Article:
Antisocial behavior best predictor of abuse among residents with criminal history, analysis says

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Antisocial behavior best predictor of abuse among residents with criminal history, analysis says
Antisocial behavior best predictor of abuse among residents with criminal history, analysis says

Many residents with criminal histories can smoothly transition to life in a nursing home, but a small subset of those with previous antisocial behavior can pose a danger, a new analysis says.

Researchers at a California skilled nursing facility looked at 46 residents who had been admitted with a criminal history, including sex offenses. Of those, 54% “smoothly transitioned” with minimal difficulties, with 24% having difficulties that were managed with the “standard resources” of the nursing home.

“At a minimum, sex offender registry checks should be performed; however, our study results suggest that simply identifying a resident as a ‘criminal' through history or sex offender or other registries is of little benefit,” wrote Robert M. Gibson, Ph.D, J.D., and Rebecca Ferrini, M.D., M.P.H., C.M.D. “We found antisocial behavior to be the most meaningful predictor of abusive behavior in LTC settings and the best basis for care planning.”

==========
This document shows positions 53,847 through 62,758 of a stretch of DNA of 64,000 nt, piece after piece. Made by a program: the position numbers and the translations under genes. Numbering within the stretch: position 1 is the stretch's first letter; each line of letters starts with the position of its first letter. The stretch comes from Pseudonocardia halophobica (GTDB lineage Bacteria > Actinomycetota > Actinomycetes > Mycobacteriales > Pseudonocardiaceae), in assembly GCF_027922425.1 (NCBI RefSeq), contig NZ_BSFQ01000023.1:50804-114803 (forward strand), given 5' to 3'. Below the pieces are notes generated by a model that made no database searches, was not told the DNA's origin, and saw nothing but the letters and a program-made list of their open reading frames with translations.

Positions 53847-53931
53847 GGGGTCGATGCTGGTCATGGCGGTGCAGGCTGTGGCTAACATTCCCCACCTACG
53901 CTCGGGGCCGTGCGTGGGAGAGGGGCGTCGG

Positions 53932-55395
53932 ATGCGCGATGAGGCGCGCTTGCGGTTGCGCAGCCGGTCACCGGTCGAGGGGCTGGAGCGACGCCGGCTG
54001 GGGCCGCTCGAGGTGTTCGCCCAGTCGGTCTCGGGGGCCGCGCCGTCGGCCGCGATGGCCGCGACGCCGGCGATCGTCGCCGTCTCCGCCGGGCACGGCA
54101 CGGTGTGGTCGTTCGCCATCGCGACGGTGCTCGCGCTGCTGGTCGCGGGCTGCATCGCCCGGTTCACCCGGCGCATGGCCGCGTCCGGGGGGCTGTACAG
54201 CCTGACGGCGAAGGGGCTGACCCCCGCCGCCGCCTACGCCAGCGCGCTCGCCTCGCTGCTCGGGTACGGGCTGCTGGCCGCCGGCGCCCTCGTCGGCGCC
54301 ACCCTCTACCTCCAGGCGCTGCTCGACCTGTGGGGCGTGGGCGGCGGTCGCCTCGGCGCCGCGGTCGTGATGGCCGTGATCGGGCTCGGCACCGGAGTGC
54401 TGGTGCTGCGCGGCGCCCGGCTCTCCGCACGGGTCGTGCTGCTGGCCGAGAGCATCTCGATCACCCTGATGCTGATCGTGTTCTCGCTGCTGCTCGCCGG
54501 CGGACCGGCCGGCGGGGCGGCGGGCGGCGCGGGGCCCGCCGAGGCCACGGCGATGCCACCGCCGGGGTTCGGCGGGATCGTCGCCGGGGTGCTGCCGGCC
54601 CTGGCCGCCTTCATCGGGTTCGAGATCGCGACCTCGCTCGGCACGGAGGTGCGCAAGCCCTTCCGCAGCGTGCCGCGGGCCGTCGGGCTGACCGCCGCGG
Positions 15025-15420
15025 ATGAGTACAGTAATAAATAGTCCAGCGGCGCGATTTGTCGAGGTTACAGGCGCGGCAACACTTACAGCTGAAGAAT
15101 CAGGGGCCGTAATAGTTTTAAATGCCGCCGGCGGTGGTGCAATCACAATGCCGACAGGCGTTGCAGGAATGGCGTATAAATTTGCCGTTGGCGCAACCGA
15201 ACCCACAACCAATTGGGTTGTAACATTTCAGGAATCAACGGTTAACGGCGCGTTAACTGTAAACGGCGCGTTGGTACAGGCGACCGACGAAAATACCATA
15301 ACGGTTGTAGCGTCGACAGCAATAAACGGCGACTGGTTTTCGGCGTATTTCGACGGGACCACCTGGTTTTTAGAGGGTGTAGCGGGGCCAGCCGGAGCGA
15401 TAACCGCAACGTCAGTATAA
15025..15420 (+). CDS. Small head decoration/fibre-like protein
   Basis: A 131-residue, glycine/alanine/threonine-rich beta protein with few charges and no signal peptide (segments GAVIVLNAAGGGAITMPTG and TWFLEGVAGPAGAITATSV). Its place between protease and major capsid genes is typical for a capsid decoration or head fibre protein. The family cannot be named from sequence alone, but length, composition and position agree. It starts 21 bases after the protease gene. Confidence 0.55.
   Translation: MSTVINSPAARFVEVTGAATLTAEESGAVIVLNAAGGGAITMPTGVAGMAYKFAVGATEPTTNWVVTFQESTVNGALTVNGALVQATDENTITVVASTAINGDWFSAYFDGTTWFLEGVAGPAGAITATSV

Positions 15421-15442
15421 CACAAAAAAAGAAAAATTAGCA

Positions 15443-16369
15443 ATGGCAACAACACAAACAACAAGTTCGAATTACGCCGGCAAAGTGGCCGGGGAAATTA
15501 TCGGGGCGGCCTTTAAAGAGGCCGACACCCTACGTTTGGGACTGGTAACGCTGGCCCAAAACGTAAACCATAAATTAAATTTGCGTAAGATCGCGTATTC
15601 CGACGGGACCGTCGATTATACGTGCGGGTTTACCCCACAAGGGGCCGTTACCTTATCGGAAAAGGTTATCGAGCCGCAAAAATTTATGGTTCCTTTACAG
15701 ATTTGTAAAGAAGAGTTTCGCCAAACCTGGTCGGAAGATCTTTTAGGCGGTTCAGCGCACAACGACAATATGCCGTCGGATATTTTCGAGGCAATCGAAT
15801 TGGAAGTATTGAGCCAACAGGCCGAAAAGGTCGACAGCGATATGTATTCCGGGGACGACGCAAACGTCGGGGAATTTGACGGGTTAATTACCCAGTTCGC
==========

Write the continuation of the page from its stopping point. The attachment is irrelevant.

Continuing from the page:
Out of the group studied, 10 residents were “uniquely challenging,” committed intentionally aggressive acts, were extremely disruptive and “posed a danger to the facility, the residents, and the community.” In those cases, while the residents were known to have criminal histories, details about their antisocial behavior were obtained after admission.

The research is meant to help nursing homes work through obeying F-Tag 224, which says the facility should identify residents “whose personal histories render them at risk for abusing other residents,” a difficult challenge. The goal should be to tailor preadmission and screenings to identify signs of antisocial traits or an Antisocial Personality Disorder diagnosis, asking about harmful behaviors and criminal history and looking at the resident's physical and mental capabilities, such as whether they are ambulatory, Gibson and Ferrini wrote.

Results appeared in Annals of Long-Term Care.

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